Nutrition Tips for Stroke Survivors
Healthy food habits can help you reduce three risk factors for stroke — poor cholesterol levels, high blood pressure and excess weight. Diets high in saturated fat, trans fat and cholesterol can raise blood cholesterol levels. Diets high in salt can contribute to increased blood pressure, and high-calorie diets can contribute to obesity. A diet with five or more servings of fruits and vegetables per day may reduce the risk of stroke.
The American Heart Association/American Stroke Association offers these recommendations for a healthy diet:
To Get the Nutrition You Need
Some stroke survivors have a loss of appetite. For others, eating may be difficult due to swallowing problems or limited hand or arm movement. In any case, talk to your healthcare team to make sure you’re getting the nutrition you need. To make eating a little easier again, try these steps:
Making Mealtime Easier
When stroke survivors have lost their appetites, caregivers can help by:
A heart-healthy diet is also good for your brain. Learn why.
Cooking for Health
For many stroke survivors, loss of appetite is a common problem. Even when appetite isn't affected, other challenges can make getting the proper nutrition seem like a chore. But a healthy diet is an important part of recovery, and it helps reduce the risk of another stroke.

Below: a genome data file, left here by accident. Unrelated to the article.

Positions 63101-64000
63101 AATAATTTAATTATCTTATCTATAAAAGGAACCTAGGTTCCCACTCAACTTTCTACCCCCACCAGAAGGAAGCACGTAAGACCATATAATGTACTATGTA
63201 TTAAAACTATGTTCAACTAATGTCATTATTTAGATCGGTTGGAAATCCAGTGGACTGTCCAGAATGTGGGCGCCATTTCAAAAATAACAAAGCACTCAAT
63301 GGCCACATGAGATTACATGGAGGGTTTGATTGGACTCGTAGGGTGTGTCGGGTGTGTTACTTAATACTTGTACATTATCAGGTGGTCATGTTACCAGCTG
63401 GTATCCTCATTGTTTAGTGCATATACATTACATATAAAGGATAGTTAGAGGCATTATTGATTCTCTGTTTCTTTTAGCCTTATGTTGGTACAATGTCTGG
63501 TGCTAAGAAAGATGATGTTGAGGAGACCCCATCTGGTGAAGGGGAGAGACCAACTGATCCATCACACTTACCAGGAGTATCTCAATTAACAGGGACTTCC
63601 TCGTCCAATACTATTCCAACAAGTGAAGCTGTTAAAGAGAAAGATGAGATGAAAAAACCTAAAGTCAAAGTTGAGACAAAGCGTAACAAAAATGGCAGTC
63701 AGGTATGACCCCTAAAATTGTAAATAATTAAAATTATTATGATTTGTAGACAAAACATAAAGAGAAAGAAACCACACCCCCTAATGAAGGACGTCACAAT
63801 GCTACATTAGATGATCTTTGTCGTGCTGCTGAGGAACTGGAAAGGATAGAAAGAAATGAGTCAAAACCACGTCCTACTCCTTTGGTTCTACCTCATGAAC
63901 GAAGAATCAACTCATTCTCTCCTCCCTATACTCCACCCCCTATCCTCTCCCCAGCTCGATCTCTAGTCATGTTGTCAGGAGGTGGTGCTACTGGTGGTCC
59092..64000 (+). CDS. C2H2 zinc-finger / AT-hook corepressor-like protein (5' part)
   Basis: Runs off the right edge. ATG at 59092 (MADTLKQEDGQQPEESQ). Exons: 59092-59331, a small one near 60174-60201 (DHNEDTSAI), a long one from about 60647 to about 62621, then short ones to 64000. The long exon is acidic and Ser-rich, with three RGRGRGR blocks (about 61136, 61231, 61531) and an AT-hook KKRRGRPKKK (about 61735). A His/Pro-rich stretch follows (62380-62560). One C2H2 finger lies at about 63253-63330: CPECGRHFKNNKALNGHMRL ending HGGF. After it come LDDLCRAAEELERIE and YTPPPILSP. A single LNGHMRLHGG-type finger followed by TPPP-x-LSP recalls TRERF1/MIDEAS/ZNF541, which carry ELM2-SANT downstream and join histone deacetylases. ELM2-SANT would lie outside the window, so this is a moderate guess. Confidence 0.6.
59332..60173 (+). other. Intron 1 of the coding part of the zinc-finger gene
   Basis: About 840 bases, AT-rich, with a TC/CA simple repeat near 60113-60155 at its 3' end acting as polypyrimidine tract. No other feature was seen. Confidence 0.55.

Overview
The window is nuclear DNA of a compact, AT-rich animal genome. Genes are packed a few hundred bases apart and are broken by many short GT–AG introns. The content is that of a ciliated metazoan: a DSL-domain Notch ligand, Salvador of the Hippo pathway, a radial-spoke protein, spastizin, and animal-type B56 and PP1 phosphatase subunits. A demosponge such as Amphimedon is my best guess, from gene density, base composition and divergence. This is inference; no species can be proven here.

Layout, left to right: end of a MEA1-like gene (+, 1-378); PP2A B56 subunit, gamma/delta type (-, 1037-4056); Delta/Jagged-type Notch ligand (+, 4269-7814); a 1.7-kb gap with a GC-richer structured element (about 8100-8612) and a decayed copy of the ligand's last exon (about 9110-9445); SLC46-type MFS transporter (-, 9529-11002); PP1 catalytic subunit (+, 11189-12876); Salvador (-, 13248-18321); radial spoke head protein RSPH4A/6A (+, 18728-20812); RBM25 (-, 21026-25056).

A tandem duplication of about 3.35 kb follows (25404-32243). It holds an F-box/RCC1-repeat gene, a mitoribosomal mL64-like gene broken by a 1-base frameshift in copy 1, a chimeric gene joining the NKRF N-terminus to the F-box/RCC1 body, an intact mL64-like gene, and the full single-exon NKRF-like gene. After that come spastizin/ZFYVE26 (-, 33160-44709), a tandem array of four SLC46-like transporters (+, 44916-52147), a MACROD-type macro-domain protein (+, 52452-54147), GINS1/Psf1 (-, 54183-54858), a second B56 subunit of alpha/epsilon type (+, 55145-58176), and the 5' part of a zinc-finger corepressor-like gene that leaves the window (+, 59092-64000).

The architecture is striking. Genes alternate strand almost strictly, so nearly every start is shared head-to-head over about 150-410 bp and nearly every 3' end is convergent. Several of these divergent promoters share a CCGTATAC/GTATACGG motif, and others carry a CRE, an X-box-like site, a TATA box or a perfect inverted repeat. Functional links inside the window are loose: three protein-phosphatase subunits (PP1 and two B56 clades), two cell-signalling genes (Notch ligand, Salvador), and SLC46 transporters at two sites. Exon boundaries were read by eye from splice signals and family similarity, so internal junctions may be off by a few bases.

How many calories can I save?
30 easy-to-make trade-offs that cut about 100 or 150 calories out of your diet every time you choose them.
Heart-Healthy Grocery Shopping Made Simple
- Physical Effects Resources
- Functional Tone Management Arm Training Program
- Weight Training After Stroke
- Tips for Improving Fine Motor Skills
- Constraint-Induced Movement Therapy
Emotional & Behavioral Challenges
- Behavior Changes After Stroke
- One-side Neglect: Improving Awareness to Speed Recovery
- Cognitive Challenges After Stroke
- Personality Changes After Stroke
- Simple Techniques Can Help Memory after a Stroke
- Depression Trumps Recovery
- Self-Esteem after Stroke
- Auditory Overload
- Tips for Socializing with Aphasia
- Constraint-Induced Language Therapy for Aphasia
- Communication and Swallowing Resources
- Being A Communication Partner
- Aphasia vs. Apraxia
- Conditions Impacting Communication After Stroke
- Reading Rehabilitation After Stroke
- Steps to Improve Communication for Survivors with Dysarthria